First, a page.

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Yuki Uto, Tetsuo Maeda, Ryoji Kiyama, Masayuki Kawada, Ken Tokunaga, Akihiko Ohwatashi, Kiyohiro Fukudome, Tadasu Ohshige, Yoichi Yoshimoto and Kazunori Yone

The purpose of this study was to determine whether a lateral wedge insole reduces the external knee adduction moment during slope walking. Twenty young, healthy subjects participated in this study. Subjects walked up and down a slope using 2 different insoles: a control flat insole and a 7° lateral wedge insole. A three-dimensional motion analysis system and force plate were used to examine the knee adduction moment, the ankle valgus moment, and the moment arm of the ground reaction force to the knee joint center in the frontal plane. The lateral wedge insole significantly decreased the moment arm of the ground reaction force, resulting in a reduction of the knee adduction moment during slope walking, similar to level walking. The reduction ratio of knee adduction moment by the lateral wedge insole during the early stance of up-slope walking was larger than that of level walking. Conversely, the lateral wedge insole increased the ankle valgus moment during slope walking, especially during the early stance phase of up-slope walking. Clinicians should examine the utilization of a lateral wedge insole for knee osteoarthritis patients who perform inclined walking during daily activity, in consideration of the load on the ankle joint.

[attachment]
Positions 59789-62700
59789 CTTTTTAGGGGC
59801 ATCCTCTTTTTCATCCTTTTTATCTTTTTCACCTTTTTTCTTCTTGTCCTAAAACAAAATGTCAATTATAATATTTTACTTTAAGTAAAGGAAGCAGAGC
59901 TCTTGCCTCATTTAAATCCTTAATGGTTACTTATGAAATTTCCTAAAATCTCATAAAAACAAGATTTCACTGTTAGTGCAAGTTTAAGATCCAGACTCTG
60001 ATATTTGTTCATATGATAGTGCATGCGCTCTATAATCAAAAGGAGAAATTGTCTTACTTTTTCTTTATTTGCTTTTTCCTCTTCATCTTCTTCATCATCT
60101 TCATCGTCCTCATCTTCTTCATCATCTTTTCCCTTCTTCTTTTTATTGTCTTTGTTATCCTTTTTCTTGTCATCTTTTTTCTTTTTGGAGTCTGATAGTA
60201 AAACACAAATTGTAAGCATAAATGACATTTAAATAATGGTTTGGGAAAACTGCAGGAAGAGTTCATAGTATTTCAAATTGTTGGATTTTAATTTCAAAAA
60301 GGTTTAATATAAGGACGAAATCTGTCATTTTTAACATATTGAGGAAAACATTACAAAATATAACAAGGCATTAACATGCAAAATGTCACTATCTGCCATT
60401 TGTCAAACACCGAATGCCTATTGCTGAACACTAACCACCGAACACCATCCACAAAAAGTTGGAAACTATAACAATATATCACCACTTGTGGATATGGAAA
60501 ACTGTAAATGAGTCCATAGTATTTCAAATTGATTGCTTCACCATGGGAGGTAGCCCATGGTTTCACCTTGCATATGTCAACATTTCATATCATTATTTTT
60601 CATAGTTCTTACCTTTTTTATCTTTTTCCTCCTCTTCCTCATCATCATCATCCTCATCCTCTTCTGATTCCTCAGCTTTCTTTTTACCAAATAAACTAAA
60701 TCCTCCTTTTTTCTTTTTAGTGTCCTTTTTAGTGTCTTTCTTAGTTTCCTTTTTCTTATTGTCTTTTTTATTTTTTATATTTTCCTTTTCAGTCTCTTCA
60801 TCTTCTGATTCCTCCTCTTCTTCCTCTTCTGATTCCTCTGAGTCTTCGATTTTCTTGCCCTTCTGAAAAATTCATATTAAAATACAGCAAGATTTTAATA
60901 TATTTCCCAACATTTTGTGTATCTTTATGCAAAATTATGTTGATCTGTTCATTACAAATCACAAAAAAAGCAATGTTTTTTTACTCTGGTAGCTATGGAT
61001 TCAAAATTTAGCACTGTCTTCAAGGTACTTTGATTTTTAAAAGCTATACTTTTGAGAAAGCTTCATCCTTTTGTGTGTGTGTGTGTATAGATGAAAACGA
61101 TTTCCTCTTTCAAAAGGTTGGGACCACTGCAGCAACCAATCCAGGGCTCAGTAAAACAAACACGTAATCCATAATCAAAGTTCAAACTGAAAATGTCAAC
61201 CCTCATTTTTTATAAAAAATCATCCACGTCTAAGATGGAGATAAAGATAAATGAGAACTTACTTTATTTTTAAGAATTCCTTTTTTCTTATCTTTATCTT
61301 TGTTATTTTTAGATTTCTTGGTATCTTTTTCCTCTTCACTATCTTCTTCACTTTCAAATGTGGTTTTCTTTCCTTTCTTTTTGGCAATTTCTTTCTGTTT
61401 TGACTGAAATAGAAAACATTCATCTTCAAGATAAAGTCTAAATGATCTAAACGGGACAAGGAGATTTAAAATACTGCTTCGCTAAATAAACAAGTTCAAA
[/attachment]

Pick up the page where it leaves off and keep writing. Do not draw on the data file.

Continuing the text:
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Heydar Sadeghi, Francois Prince, Karl F. Zabjek and Paul Allard